ISLAMABAD – As the Protection of Pakistan Act (PoPA) 2014 expired on Wednesday midnight, the federal government is considering to extend the law for another two years.
The law, which also attracted criticism of rights activists in 2014, was originally promulgated through a presidential ordinance and later it was approved by the parliament. The act enabled the law enforcement agencies to arrest anyone and search any premises without any warrants. LEAs were also allowed to detain any citizen for sixty days without mentioning any reason and obtain physical remand
Under this law, LEAs were also allowed to detain any citizen for a duration of up to sixty days without mentioning any reason and obtain physical remand of up to ninety days by producing the arrested people before specially established courts or any anti-terrorism court.
The law was invoked for a duration of two years and was due to expire automatically on July 14, 2016. As a result, all the special courts established under this act have become ineffective while as a number of anti-terrorism cases are still under proceeding.
The sources, privy to information, have claimed that the government is considering to issue a presidential ordinance re-promulgation of the law. The matter will be taken up during the upcoming meeting of the federal cabinet.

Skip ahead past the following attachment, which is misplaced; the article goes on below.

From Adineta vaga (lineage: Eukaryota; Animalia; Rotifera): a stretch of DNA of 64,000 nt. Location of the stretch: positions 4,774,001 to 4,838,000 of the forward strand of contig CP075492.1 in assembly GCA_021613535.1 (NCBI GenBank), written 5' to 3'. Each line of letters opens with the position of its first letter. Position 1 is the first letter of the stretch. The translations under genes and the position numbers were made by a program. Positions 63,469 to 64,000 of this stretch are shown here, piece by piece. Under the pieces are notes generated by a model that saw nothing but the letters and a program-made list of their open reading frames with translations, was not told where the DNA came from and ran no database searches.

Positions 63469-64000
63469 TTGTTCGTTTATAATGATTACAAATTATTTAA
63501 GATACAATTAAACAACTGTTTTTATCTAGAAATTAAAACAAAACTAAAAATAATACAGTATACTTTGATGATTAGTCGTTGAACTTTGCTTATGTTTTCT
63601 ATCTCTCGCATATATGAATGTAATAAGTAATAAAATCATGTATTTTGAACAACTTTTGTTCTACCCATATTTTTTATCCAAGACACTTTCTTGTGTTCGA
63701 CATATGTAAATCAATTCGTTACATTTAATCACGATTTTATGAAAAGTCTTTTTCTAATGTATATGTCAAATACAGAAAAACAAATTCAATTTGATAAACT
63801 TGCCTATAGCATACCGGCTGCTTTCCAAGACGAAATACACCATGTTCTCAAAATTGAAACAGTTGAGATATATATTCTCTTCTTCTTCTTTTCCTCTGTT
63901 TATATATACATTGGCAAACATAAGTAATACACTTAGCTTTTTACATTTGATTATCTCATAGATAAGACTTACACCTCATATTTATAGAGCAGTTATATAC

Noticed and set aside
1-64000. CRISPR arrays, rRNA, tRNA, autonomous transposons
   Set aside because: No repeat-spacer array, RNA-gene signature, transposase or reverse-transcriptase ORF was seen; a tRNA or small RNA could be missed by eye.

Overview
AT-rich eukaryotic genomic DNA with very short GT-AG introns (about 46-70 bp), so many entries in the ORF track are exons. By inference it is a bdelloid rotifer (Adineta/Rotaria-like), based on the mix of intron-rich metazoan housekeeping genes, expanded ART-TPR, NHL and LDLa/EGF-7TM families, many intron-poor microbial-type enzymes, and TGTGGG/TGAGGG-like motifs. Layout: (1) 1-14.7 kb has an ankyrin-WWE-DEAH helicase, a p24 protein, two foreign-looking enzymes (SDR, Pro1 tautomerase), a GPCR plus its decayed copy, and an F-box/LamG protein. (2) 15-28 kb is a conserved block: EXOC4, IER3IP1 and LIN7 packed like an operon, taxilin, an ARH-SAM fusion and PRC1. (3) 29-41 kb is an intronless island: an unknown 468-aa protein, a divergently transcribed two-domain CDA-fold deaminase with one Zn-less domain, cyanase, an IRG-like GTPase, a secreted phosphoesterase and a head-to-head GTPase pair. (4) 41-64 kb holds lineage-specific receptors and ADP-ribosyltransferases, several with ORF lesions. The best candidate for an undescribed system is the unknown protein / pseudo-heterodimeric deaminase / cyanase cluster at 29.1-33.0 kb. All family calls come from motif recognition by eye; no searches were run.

The government can also table a bill in the parliament to seek an extension of up to two years for the Protection of Pakistan Act, the sources added.
Meanwhile, Minister of State for Interior Baligh-ur-Rehman said that the government would revisit several ordinances and acts including this law in the next scheduled cabinet meeting headed by Prime Minister Nawaz Sharif and some of them could be extended.
It is also pertinent to be mentioned here that as many as four special courts were established under the Protection of Pakistan Act in provincial headquarters of Quetta, Lahore, Karachi and Peshawar.